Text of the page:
> Toolbox" which would require its replacement or its repair. By "Machine /
> Toolbox", I mean not only the software itself, but also all of the other
> things that have gone into having the ability to use Protel to "produce"
the
> end product of "income".
>
> One of the smaller components of that Protel "Machine / Toolbox", is of
> course a computer system, which is needed in order to be able to use the
> Protel software package itself.
>
> Even the very best of computer systems available today, including the
> hardware, the operating system, and the monitor, will still come out to
less
> than half of the original cost of the Protel software itself, in terms of
> price, at about $4,000.00. In reality, most people can put together an
> excellent system on which to run Protel for much less at around one eighth
> the of cost, or $1,000.00.
>
> Computers systems to do other tasks, whatever they may be, such as email,
> browsing the internet, playing games, burning a CD or listening to one, or
> even programming, can all be done on last years machine, with yesterdays
> operating system and yesterdays technology, on a separate machine which
> ranges in cost or value from $500.00 on down to nothing.
>
> The whole point is this.
>
> Why take a computer system which may range in price from $1,000.00 to
> $4,000.00, including an operating system, and then install an $8,000.00
> software package, and then invest much much more in dollar value in terms
of
> time and energy, to build a Protel "Machine / Toolbox", on which ones
> livelihood depends, and which is ultimately used to generate income, and
> then install other "software" or "things" which are not relevant to that
> livelyhood or income producing capability, which can ultimately damage,
> incapacitate, or even possibly destroy that Protel "Machine / Toolbox",
and
> cause you to have to repair or replace it, and possibly even loose part of
> it (oops!, there goes the hard drive with the file that was just about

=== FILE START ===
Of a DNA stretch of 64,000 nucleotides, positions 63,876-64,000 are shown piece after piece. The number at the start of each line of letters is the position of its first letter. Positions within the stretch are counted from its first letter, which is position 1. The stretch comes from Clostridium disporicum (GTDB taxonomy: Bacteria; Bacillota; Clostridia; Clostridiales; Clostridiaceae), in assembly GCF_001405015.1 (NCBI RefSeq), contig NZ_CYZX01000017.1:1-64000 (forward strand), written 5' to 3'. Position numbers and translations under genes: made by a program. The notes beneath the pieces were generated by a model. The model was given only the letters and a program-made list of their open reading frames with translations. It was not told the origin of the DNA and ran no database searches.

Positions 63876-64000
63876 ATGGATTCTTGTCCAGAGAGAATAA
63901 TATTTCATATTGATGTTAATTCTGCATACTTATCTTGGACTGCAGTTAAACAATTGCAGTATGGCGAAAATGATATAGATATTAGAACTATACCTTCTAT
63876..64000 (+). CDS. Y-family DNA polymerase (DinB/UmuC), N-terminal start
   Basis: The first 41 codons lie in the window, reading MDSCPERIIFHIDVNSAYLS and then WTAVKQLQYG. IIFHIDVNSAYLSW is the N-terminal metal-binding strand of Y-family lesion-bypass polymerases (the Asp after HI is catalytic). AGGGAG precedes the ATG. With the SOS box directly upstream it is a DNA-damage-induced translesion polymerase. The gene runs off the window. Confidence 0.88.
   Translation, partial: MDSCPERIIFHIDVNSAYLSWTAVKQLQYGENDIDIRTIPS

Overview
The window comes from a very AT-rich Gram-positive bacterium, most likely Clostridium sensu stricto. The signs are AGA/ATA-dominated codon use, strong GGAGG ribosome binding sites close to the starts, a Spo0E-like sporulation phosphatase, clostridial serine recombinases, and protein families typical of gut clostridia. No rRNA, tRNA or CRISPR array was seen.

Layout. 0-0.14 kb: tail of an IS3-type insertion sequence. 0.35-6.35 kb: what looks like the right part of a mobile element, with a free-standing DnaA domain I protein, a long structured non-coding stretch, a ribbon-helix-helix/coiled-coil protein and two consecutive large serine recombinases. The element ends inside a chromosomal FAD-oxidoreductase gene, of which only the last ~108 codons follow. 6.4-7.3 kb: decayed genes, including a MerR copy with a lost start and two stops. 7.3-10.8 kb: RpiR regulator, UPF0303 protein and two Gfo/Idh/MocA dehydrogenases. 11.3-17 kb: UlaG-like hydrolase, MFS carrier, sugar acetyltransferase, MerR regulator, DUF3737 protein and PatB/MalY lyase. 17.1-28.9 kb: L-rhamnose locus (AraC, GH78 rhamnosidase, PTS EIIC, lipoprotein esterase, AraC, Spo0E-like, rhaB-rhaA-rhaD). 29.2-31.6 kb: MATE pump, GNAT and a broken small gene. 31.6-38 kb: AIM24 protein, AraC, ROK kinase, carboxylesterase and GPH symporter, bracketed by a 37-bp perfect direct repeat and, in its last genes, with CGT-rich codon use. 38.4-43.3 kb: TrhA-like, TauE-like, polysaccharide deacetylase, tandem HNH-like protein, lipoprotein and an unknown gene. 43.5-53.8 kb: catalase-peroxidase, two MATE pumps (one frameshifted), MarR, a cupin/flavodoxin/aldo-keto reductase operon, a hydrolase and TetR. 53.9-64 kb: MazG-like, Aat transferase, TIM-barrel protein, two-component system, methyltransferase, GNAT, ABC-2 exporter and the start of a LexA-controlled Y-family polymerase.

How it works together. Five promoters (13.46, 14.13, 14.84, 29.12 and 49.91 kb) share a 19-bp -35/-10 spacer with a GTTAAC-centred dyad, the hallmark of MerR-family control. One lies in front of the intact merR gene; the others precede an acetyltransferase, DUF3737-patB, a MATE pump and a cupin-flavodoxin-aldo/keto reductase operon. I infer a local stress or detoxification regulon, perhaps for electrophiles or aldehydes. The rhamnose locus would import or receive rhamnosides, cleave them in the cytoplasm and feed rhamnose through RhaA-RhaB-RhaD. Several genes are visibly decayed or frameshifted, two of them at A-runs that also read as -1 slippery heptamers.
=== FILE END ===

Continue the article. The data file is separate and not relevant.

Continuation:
ready
> to get backed up!).
>
> Hubs, Switches, Routers, Network Adapter Cards, Cat5 Cables, and even
whole
> Computers, are cheap. Really cheap. Especially by comparison. Computers
and
> components are getting so cheap today, that for all practical purposes,
many
> computers and their components can be almost considered as "throwaway
> computers".
>
> Why on earth should one invest more than $10,000.00 in real hard currency
> (on average), and much much more in real time and real energy, on building
a
> Protel "Machine / Toolbox", the prime purpose of which is to use to make
> money, and then jeopardize the usefulness and security of that Protel
> "Machine / Toolbox" investment, by installing things on that computer
system
> which really can be done by and belong on a "throwaway computer".
>
> How much money did I make last year using my Protel "Machine / Toolbox"?
>
> How much money do I hope to make this year using my Protel "Machine /
> Toolbox"?
>
> How much money do I stand to loose if I don't take proper care of my
Protel
> "Machine / Toolbox", and respect it as the "tool" that it really is?
>
> The overall answer is simple. A Protel "Machine / Toolbox" is a very
> expensive "tool" to be used for making money. Anything not directly
> necessary to using that Protel "Machine / Toolbox" as a "tool" for that
> purpose, doesn't even belong on the same computer system.
>
> Use a separate "throwaway computer" for email, and internet browsing, and
> burning CDs, and making backups, and programming, and playing games, etc.,
> etc., etc., and that way there won't be any problems on the Protel
"Machine
> / Toolbox" computer system except for those problems with the Protel
> software itself.
>
> JaMi
>
> (separately posted to PEDA and DXP Forums)